We catch up with Ghanaian photographer Derrick Ofosu Boateng on the day that his artworks are being released on the covers of the highly anticipated album of iconic rapper Common. Beaming with joy, Derrick talks to us about the colors of Africa, how his father helped his dreams come true and the rise of Ghanaian artists.
Where are you at this moment?
I’m in my house in Accra, Ghana. I live here with my three brothers, two sisters and my parents. I’m the fifth and youngest of the family.
How and why did you become a photographer?
I definitely have my dad to thank for that. It started with me trying to put myself out there on Instagram as a model, wearing colorful vintage clothing that I was into. But soon I realised people were liking and following me more for my photography then for my modeling. My father, who was very supportive of me finding something that was catching on, gave me his brand new iPhone so I could start playing around with taking pictures. While studying business administration, photography became my way of communicating with the world around me.
What message are you hoping to put out there with your work?
I want to show the positivity, strength and joy of Ghana; and the colours of Africa. News outlets often show Africa in a negative way, and of course that’s also part of life here. But they neglect to shine a light on the energy, power, immense creativity and pride that’s also embedded in our culture. I often release my work accompanied by a poem by Gordon Duah (kwasi.afrika), my brilliant poet friend, whose words perfectly reflect the duality of my own thoughts. For me, in life, the negative and the positive are often intertwined. My photography is a celebration of both those thoughts, the colours, the people, and the pure sense of beauty that is to be found in my everyday life here. I hope to give a sense of healing with my photography.
I think those thoughts are also reflected in the way you use color in your photography. Where are your thoughts at the moment?
Actually, with all the positive things happening to me and Ghana as a whole –despite all the news– I’ve been feeling really excited and energised lately. It feels like there’s a lot of creative momentum and confidence. Afrobeat has exploded with Ghanian artists like Kelvynboy, B4bonah and Darkovibes leading the way for many more great artists. Then there’s Edward Enningful who’s now the editor-in-chief of British Vogue, and of course Virgil Abloh at the reigns at Louis Vuitton. There’s a feeling of opportunity, like we’re a new hotbed of creativity –like Paris in the twenties.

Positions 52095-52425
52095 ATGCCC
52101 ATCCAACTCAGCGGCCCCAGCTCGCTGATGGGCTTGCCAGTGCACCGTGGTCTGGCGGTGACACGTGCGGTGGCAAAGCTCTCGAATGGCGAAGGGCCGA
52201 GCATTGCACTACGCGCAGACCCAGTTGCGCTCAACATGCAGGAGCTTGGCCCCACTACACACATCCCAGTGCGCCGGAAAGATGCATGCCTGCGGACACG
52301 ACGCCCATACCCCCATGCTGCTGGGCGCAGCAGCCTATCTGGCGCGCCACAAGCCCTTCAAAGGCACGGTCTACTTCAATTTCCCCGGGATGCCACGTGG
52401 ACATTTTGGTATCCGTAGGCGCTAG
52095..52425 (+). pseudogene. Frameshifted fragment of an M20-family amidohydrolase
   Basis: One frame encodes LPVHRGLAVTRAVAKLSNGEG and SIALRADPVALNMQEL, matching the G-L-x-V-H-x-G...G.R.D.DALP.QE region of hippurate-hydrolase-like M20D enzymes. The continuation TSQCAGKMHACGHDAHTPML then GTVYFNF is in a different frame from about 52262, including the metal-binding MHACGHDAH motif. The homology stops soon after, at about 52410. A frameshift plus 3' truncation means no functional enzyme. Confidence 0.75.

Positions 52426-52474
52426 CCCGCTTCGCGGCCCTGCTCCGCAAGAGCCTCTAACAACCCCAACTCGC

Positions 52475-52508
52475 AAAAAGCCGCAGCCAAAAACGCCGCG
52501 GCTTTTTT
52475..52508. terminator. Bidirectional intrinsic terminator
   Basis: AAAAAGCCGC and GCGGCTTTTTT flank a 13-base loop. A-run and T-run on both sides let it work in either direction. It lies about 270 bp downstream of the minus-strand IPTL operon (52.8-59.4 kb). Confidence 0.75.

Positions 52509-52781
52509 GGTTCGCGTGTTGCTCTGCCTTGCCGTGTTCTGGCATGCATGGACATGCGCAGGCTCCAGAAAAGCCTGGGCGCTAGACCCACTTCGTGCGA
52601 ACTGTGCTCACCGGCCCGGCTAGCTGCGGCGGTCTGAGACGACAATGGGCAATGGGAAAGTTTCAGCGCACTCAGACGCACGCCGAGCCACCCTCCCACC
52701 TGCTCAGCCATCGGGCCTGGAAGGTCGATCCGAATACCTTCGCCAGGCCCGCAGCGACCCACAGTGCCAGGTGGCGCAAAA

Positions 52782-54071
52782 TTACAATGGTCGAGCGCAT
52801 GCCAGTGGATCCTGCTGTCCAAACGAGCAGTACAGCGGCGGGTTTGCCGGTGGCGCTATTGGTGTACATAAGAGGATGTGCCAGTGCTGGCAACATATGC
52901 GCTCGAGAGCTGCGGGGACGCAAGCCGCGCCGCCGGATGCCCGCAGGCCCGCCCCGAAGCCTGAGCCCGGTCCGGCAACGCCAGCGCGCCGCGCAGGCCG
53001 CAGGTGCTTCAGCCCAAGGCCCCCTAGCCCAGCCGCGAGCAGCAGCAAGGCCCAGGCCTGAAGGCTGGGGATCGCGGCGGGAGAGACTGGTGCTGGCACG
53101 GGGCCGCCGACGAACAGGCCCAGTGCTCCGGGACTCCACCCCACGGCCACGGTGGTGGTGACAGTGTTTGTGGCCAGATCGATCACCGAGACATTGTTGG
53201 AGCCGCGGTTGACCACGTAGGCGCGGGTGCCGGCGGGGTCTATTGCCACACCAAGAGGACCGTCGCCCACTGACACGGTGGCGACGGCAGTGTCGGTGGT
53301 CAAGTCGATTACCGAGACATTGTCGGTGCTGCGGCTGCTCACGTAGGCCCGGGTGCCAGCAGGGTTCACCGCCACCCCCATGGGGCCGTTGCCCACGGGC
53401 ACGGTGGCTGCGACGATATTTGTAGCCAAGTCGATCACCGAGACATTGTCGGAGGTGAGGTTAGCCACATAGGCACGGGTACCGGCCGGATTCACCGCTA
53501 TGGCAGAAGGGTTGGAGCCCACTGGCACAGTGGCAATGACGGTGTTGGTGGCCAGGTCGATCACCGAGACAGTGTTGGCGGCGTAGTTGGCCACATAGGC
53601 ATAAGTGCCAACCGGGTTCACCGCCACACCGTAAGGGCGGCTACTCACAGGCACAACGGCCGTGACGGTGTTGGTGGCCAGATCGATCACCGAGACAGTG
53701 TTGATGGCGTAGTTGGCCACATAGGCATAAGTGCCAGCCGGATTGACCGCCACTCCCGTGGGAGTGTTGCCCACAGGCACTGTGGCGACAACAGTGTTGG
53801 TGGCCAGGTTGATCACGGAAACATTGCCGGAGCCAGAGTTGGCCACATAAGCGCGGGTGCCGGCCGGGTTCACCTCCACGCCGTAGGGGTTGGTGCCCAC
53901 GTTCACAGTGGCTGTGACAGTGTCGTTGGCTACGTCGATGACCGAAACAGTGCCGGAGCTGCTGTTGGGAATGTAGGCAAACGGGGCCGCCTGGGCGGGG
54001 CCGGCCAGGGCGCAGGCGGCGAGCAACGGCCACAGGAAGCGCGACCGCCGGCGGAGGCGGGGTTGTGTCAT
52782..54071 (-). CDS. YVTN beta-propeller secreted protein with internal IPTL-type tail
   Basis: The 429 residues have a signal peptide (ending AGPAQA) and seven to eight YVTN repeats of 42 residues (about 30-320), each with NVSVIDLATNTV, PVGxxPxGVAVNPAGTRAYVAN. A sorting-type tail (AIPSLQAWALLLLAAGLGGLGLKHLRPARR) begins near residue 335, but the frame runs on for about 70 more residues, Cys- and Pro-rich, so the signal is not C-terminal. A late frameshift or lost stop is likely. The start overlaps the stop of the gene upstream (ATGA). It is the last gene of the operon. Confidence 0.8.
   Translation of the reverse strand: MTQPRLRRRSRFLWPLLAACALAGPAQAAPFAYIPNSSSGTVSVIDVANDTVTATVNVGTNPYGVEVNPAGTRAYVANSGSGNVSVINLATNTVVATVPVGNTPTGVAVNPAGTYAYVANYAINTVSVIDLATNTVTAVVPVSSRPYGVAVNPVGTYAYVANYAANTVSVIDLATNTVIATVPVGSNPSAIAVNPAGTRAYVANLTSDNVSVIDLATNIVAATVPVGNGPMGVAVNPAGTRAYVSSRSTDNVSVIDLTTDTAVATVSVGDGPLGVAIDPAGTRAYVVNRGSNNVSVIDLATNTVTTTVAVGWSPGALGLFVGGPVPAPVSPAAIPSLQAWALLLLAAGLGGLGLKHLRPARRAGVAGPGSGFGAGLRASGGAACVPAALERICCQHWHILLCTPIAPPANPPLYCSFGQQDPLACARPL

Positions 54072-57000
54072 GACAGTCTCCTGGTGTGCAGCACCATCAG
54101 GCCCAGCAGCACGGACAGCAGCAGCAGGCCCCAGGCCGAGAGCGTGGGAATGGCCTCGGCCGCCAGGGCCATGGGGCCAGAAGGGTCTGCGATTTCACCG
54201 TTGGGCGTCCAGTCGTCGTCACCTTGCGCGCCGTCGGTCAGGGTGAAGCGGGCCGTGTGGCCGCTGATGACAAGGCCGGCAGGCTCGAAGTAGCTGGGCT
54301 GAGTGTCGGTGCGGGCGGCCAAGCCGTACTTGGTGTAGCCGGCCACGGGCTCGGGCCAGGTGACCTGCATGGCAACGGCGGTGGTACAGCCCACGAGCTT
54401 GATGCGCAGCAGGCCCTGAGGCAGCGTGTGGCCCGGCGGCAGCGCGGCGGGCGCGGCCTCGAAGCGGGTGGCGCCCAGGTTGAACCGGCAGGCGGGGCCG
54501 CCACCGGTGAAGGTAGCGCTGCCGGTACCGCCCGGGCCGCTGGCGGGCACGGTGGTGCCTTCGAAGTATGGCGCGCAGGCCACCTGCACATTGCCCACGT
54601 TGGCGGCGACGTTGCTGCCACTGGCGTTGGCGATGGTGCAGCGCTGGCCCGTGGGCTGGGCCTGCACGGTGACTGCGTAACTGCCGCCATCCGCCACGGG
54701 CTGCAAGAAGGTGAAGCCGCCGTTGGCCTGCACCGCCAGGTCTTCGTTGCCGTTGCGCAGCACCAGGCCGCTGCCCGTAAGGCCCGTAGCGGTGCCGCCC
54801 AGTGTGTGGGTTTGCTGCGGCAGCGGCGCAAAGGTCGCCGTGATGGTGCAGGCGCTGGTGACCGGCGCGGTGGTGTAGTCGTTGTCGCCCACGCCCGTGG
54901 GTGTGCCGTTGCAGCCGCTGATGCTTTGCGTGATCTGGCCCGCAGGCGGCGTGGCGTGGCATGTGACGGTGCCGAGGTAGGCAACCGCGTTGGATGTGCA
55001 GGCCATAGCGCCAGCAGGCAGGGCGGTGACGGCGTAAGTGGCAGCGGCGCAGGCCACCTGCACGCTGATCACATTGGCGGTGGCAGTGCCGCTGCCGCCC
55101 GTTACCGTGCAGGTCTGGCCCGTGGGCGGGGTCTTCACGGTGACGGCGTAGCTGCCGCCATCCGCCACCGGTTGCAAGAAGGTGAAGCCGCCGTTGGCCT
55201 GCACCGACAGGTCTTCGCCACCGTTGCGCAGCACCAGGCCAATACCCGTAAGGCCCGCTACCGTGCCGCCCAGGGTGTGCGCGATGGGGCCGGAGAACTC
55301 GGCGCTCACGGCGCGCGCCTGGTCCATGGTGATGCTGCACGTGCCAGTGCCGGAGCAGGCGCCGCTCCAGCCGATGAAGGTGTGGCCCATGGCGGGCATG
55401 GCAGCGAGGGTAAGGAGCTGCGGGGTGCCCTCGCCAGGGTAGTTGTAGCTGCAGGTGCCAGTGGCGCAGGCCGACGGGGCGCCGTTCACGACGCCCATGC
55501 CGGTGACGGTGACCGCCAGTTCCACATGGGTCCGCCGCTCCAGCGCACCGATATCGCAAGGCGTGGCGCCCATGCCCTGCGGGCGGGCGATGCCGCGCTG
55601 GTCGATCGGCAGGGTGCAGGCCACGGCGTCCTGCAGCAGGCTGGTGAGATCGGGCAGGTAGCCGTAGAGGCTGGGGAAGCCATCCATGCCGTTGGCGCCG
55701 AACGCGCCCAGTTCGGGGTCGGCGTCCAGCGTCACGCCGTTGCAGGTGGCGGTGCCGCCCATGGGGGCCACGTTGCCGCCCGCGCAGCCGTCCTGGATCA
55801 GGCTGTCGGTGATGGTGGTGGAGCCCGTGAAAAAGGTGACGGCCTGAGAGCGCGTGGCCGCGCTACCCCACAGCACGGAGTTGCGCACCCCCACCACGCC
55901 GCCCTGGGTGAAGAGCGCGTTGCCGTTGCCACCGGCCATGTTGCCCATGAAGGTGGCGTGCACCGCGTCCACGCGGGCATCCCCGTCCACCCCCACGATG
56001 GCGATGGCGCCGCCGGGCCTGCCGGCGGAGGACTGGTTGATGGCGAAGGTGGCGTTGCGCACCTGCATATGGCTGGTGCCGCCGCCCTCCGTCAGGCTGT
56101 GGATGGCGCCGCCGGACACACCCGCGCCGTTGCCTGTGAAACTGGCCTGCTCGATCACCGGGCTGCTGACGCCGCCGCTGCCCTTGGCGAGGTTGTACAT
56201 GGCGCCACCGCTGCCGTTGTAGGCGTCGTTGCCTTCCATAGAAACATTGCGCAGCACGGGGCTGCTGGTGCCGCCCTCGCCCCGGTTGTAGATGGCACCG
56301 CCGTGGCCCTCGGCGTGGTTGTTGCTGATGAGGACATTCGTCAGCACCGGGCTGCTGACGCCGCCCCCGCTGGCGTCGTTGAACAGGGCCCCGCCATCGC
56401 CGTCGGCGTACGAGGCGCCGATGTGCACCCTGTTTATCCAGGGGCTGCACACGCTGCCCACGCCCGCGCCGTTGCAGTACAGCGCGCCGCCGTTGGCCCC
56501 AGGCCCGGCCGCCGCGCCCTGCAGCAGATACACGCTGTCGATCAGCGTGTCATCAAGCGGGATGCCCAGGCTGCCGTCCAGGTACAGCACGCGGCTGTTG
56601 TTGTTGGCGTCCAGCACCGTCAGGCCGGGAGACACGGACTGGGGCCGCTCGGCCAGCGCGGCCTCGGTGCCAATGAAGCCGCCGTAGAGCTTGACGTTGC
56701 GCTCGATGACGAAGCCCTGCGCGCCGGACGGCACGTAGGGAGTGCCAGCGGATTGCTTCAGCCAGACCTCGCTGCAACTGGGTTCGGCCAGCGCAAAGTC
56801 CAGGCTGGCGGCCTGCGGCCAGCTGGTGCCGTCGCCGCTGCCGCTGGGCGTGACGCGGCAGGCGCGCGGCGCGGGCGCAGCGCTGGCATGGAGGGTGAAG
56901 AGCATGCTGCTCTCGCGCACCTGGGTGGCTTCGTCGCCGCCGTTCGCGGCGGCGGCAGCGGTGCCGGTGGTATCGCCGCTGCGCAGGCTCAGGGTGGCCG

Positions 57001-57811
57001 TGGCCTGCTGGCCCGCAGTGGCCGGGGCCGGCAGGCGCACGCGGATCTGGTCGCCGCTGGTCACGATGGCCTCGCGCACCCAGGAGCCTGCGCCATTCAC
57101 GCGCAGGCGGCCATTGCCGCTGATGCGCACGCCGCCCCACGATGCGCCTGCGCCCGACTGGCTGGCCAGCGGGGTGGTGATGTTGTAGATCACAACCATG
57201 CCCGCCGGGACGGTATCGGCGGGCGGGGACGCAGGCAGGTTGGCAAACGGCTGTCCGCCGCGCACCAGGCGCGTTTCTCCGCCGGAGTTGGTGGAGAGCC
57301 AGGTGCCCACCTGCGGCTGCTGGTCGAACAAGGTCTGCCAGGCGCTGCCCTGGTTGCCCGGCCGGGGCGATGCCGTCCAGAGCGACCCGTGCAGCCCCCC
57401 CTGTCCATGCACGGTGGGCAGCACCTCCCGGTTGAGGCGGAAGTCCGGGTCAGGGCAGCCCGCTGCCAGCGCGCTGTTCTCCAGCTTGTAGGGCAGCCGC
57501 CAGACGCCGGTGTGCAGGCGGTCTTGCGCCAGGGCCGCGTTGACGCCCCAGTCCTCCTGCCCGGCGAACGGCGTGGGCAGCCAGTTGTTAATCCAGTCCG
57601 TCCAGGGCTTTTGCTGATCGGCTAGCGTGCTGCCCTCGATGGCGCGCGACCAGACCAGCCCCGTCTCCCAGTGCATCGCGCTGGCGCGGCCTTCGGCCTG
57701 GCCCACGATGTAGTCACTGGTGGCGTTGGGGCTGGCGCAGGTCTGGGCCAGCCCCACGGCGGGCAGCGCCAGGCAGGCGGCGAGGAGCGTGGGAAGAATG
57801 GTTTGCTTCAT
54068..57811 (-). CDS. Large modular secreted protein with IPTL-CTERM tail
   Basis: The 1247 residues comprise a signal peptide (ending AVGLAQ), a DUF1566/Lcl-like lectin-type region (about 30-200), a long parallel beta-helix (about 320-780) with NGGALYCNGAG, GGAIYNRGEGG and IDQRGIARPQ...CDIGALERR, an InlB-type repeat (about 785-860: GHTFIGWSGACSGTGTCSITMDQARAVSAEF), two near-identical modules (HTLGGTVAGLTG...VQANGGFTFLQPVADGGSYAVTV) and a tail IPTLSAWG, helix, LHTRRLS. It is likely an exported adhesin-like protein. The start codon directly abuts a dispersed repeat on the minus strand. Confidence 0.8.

What are your most important sources of inspiration? Music, films, books or art?
For me the people and colours of this country are my inspiration. Real life, the marketplace, communities, the laughter, there’s just so much expression in everyday life. As soon as I step outside of my house there’s colour everywhere, Africa is full of it.
What is your process like, when you come home from the market?
I start imagining my own narratives, inspired by the scenes I’ve witnessed, but more directed and focussed, creating enhanced realities. And also what I can do with the objects I encountered in the Ghanian streets. Then I’ll talk to my cast, mostly friends and people I know, who are willing to work with me to realise my intentions.
So you never take pictures of actual daily life and street scenes. Is that a choice, not shooting documentary style?
Many photographers and travellers come to Africa just to take pictures of people without their consent. Which unfortunately resulted in a lack of trust with photographers in general with the bigger public. So I avoid those kinds of scenes. Besides, my work is much more graphical and I’m attracted by my own, imagined narrative more than documentary stories.
What’s your relationship to your curator, Holly Fraser from WePresent?
It was actually WePresent, where Holly is the editorial lead, that wrote the first big profile story on my work in the Western world. It obviously meant a lot to me, and probably to a lot more people then we can imagine.
Who are the people around you that support you in progressing your practice on a creative level?
There’s a friend who I sometimes photograph with, and who I discuss creative ideas with. And of course there are my agent Jay here in Accra, and my agent Patrick in Paris, who are helping me out with business matters. But besides that, I actually work quite solitarily. I do try to help other photographers though, with tips and tricks. I feel anyone putting Africa and Ghana on the map, will progress us as a whole.
Having ‘00’s hip hop icon Common approach you for his album artworks is like a dream come true, who would be your dreamed art collector?
Hmm tough one…
I hear Prince Charles is very much into art? You gotta aim high in life.